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Defend the Defenders


Human Rights Day 2022: Defend the Defenders in Poland

Marta, Klementyna and Justyna of the Polish Women’s Strike face prison sentences for exercising their right to peaceful protest.

Two years ago, Poland brought into force one of the most restrictive abortion laws in Europe, banning it in almost all circumstances.

Protests against this cruel, regressive ban erupted across Poland, and peaceful protesters were met with excessive force, with authorities using tear gas, pepper spray, and physical assault.

Two years on, we are seeing escalating attacks against women’s human rights defenders – often orchestrated and encouraged by the Polish authorities. 

Marta, Klementyna, and Justyna of the Polish Women’s Strike face prison sentences for exercising their right to peaceful protest. The prosecution is using the pretext of the pandemic to disguise politicized attacks and drag them to court. 

These are their stories.


Marta is an activist and leader of the Polish Women's Strike. Cases were filed against her for organizing protests at the height of the Covid-19 pandemic, charges which could amount to an eight-year prison sentence. Marta has had 106 cases brought against her.

Criminal cases tend to be brought more frequently against organisers but also participants of protests based on COVID regulations, traffic blocks or charged for hanging posters, as well as bogus claims like ‘destroying property’ and littering in public. If they can’t put you in jail, they want to cripple you financially, Marta says.

"Misdemeanour fines can be hefty, legal fees are high and your freedom is curtailed. You are forced to stay in same city, register every week at the police station if there are more than two or three fines. It’s a huge financial burden. The punishment goes up for repeat offences and if you don’t pay the fines."

Read Marta's full story here



Justyna, a mother of three and a survivor of domestic abuse, is the founder of Women on the Net, and off shoot of Women on Web, which is specifically geared towards Polish women. She is also the co-founder of the Abortion Dream Team, an activist group campaigning against abortion stigma and offering non-judgmental advice on how to access safe abortion.

On 22 November 2021, the Prosecutor brought criminal charges against Justyna for assisting an abortion, even though the abortion never actually took place, and for possession of medicines without authorisation. She could serve up to three years in prison, if convicted.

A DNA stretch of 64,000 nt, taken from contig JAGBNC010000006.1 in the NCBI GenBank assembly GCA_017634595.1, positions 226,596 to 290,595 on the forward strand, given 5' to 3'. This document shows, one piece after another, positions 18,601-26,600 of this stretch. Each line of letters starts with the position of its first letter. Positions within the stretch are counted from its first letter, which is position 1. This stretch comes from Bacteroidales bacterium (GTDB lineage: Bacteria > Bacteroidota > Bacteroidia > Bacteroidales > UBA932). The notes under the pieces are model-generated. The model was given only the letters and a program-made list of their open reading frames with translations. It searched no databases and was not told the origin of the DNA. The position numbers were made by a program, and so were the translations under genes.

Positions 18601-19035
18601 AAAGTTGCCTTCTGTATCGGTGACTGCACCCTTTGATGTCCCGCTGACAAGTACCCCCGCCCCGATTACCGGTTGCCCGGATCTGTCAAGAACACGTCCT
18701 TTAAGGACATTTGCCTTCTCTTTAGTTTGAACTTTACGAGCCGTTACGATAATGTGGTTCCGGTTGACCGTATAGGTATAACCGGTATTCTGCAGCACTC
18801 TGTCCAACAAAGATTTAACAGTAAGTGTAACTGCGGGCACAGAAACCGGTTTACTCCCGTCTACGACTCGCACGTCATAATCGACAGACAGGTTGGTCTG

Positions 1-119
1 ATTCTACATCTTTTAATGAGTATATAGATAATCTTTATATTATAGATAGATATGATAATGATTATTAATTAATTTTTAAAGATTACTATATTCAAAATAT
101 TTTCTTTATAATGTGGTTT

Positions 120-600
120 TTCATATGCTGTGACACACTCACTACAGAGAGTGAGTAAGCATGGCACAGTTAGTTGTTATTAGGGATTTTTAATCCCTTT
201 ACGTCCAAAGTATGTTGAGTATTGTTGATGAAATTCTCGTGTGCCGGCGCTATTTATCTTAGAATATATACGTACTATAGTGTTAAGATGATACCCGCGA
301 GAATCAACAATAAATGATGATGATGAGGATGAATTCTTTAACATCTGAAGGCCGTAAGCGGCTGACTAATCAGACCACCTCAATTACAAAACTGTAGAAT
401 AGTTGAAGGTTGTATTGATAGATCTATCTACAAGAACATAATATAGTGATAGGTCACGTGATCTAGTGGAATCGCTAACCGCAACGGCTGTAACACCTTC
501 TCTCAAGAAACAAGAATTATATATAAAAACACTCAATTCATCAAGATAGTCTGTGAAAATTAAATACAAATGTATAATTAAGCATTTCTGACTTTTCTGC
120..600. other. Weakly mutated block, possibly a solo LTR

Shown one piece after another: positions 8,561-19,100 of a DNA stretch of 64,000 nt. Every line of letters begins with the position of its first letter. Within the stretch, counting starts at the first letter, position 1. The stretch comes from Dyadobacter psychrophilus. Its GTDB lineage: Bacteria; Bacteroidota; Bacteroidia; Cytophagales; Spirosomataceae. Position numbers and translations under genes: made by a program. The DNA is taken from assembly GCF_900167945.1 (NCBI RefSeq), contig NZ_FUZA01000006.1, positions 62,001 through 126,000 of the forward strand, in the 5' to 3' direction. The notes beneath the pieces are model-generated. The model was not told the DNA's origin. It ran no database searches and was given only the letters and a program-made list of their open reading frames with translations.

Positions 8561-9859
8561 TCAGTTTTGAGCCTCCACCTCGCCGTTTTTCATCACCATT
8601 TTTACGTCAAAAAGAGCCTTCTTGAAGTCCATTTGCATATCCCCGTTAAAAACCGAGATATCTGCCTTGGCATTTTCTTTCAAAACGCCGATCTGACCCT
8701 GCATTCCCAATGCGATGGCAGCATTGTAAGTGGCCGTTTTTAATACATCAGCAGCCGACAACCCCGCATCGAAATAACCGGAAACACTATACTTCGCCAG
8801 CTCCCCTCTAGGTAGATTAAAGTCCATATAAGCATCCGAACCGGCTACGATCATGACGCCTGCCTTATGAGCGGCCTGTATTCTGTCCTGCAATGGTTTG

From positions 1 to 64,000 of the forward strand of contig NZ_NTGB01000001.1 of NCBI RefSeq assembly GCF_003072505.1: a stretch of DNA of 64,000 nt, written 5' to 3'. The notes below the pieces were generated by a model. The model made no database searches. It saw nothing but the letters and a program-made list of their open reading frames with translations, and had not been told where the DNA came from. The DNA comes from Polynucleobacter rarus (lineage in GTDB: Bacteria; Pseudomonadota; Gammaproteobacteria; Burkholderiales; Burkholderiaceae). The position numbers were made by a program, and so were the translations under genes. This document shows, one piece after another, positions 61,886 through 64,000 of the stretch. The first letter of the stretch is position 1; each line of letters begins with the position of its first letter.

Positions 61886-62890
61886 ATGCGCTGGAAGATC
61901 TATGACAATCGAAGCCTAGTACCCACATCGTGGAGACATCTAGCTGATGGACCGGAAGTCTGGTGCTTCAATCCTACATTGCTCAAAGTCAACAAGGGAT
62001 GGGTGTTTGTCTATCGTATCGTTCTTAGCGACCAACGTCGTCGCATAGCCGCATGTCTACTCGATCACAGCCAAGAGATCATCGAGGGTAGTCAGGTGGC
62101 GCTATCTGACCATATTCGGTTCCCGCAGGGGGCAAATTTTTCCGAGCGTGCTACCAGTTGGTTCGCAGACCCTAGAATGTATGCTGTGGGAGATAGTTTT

"Empathy shouldn’t be punished, especially when someone is asking you for help," says Justyna. "I feel there is only one chance to show that the law is extremely harmful. Even if I get a jail sentence, I am ready. I think this battle is bigger than just about my freedom. I know the moment it happens, we will appeal, and hopefully my sentence will be reduced. This isn’t about me, it’s about the whole movement. If we show we are afraid, then the whole the movement will be afraid."

Read Justyna's full story here



Klementyna, a researcher by profession, first got involved in activism in 2016 after the ban on abortion was presented in the Polish parliament. 

"It all started for me when the idea of a ban of abortion was presented in parliament. Like many others, I engaged in the protests and from there I became part of the movement. I had a 13-year-old daughter and couldn’t believe that she might have her reproductive rights more restricted than I ever had," she said.

Klementyna is pragmatic when she talks about the challenges women’s rights defenders face in Poland; an act of self-preservation in the face of mounting charges brought against her by the current ultra-conservative PiS government. She has been accused of inciting and leading protests in the wake of increasingly regressive abortion legislation in the country and faces up to eight years in prison, if convicted. 

Read Klementyna's full story here






European Network

The International Planned Parenthood Federation European Network is asking people to rise up and support Polish freedom fighters by donating to its #DefendTheDefenders initiative, where funds are used for continued legal assistance in court cases and psychological support and assistance.

It is also asking decision-makers and the EU to hold the Polish government accountable and protect the safety of human rights defenders.

To read more stories from Polish women's rights defenders, and to learn more on the campaign's specific asks visit the Defend the Defenders website.